ImageEXCLUSIVE POST - The Zao (in Greek, Zao means "life") is an all-in-one biomedical device which Imagecan be used for mHealth in disaster relief, wireless communication and remote monitoring.  It is used with mobile devices (Android and iOS) or access points and contains a pulse oximeter, blood pressure monitor with neonatal and adult settings, thermometer, glucometer interface and optional RFID reader, all with a WiFi module. 

The device is small and light (310 grams).

For field use, there is also an option for a special lightweight backpack with built-in flexible solar cells which can recharge both the Zao and the mobile phone.

For cost reasons and availability of devices in the field, Zao was developed to work with basic Nokia phones and sub $100 Android based handsets, but it is compatible with 95% of the smartphones on the market today.  Field use enabled fine-tuning of the software based on user input for ease of use and integration with other software systems such as Electronic Health Records or social networking applications.

ImageZao was validated in tough conditions in Nepal at 5500 meters of altitude in very cold andImage snowy weather by members of ifremmont Institutei based in the alps in Chamonix, France.  Dr Pascal Zellner of iFremmont is a recognized mountain rescue and wilderness medicine specialist who has written several papers on telemedicine and disaster management.  Dr Zellner plans to integrate Zao data with the institute's patient management system used for rescue missions (for example to transmit real time vital information while a person is transported to the hospital). The Zao will also be used to provide better means for expeditions to cope with acute mountain sickness (hypoxia).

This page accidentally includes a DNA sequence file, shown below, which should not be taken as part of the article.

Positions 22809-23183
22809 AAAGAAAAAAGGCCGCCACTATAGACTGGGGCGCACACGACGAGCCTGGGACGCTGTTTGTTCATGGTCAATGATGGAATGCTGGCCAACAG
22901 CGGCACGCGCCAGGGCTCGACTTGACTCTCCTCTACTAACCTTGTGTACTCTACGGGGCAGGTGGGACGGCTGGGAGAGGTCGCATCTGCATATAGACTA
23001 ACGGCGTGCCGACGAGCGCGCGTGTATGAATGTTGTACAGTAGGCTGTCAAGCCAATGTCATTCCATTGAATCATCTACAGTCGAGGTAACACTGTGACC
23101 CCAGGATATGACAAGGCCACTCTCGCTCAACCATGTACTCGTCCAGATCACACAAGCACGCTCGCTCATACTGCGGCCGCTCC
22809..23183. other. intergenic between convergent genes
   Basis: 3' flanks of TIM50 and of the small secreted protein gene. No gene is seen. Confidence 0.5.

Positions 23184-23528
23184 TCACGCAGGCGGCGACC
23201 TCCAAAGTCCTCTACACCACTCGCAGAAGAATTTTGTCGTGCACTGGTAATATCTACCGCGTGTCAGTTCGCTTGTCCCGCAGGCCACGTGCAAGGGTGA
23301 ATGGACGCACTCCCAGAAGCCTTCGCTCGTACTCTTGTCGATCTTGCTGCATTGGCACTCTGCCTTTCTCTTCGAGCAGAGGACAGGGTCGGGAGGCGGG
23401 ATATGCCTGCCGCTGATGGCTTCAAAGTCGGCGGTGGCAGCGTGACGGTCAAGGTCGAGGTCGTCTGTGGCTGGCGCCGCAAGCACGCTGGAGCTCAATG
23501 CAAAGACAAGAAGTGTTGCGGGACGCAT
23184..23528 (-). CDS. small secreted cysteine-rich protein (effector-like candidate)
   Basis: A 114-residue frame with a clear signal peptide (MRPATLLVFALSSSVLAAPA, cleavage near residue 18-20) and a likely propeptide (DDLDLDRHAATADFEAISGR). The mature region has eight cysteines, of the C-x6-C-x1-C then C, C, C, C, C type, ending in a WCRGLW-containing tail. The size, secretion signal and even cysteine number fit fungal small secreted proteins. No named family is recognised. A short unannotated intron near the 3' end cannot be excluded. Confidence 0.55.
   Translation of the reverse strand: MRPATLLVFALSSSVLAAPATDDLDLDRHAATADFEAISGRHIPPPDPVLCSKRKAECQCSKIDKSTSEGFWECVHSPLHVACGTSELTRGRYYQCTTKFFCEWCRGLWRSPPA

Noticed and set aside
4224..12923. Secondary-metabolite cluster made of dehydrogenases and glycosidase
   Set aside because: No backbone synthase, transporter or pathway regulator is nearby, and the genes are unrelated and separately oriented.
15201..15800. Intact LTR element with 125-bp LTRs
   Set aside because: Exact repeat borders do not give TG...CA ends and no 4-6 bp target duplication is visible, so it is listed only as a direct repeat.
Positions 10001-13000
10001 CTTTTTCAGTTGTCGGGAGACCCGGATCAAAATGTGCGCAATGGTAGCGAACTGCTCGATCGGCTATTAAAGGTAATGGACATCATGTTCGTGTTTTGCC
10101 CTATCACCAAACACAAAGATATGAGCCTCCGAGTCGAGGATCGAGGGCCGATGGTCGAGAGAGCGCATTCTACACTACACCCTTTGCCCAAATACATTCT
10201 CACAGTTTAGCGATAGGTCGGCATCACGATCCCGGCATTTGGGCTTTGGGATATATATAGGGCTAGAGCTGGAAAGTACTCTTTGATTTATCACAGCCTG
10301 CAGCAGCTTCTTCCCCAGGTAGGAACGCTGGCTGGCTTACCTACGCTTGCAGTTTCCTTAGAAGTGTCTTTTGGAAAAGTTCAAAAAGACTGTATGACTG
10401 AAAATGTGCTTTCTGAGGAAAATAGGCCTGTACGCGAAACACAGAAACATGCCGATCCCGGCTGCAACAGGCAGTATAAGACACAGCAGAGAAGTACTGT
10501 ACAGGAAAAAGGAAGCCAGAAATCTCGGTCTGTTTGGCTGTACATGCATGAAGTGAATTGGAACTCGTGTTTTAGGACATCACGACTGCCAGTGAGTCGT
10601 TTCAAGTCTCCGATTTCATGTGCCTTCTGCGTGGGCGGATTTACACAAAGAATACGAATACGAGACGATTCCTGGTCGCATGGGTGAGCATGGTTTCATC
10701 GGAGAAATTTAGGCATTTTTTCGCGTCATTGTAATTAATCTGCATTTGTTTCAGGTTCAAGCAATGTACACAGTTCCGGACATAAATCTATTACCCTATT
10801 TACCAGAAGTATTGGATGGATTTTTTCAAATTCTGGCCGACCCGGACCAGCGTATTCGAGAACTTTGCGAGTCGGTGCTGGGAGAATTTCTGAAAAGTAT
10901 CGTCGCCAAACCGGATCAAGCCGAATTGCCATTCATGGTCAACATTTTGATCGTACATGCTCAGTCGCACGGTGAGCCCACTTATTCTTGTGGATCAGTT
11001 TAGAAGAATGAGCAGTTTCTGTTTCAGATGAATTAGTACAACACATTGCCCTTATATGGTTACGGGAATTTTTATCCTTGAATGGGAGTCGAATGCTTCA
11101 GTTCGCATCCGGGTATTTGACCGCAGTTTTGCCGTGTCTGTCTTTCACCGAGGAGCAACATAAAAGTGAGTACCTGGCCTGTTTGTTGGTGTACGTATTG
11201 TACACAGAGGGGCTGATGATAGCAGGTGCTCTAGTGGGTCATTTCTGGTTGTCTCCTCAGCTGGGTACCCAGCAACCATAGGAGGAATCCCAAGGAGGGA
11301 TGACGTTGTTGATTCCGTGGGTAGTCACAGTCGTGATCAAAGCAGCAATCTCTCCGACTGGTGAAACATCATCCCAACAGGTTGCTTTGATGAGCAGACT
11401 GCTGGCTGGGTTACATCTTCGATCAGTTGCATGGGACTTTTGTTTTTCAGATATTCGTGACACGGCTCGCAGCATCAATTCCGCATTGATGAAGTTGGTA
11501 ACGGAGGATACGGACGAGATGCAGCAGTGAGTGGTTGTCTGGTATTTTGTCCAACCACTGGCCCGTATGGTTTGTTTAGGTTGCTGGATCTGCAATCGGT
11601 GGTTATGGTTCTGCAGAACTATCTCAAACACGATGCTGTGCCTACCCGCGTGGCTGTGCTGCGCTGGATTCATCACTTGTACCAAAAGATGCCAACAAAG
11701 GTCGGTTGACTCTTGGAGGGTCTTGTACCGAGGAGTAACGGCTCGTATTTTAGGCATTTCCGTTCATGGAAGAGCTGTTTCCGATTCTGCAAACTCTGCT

Zao was also field tested in Punjab, India, by eHealthPoint Services India (HPI). HPI has E Health Points (EHP) throughout India that provide families in rural villages with clean drinking water, medicines, diagnostic tools and telemedicine.  The EHP is a sustainable social business model with high economic returns for the community it serves.Image

Village Health Workers (VHWs) at EHPs could use the Zao to take readings from patients in these rural areas easily and efficiently.  The small size, ease of use and ruggedness are critical for telemedicine application.  Patients also say that instead of learning to operate a variety of devices, they wanted a simple to use, reliable unit that was compatible with their phones, internet gateways or TVs.

While field-testing Zao in Punjab, it was interesting to note that the VHWs would use one tool at a time, during different visits to the homes, so they could have a new tool to approach houses with.  After a clinic session, the VHWs realized that the combination of the blood pressure, oxymeter, and thermometer tools was a great precursor to the diabetes test.Image

The VHWs felt that the screening questions asked re: diabetes were not enough to give the patient a sense that they were not at risk (the patients didn't trust the information), and that testing with the other instruments allowed the VHW to inform the patient she didn't need a glucose test (if that was the case) with more confidence. Therefore, the plan was to use all tools at one time, so that even if a patient didn't require a glucose test (which is the most expensive re: cost), the patient still trusted the information due to the use of other technologies."

The Zao study is still going on, but preliminary results are good. More results are due in shortly and the entire study is to be presented at the mHealth Summit meeting in Washington DC this December. 

The video below shows some of the great benefits that eHealth Points has provided to the rural population of India:

 

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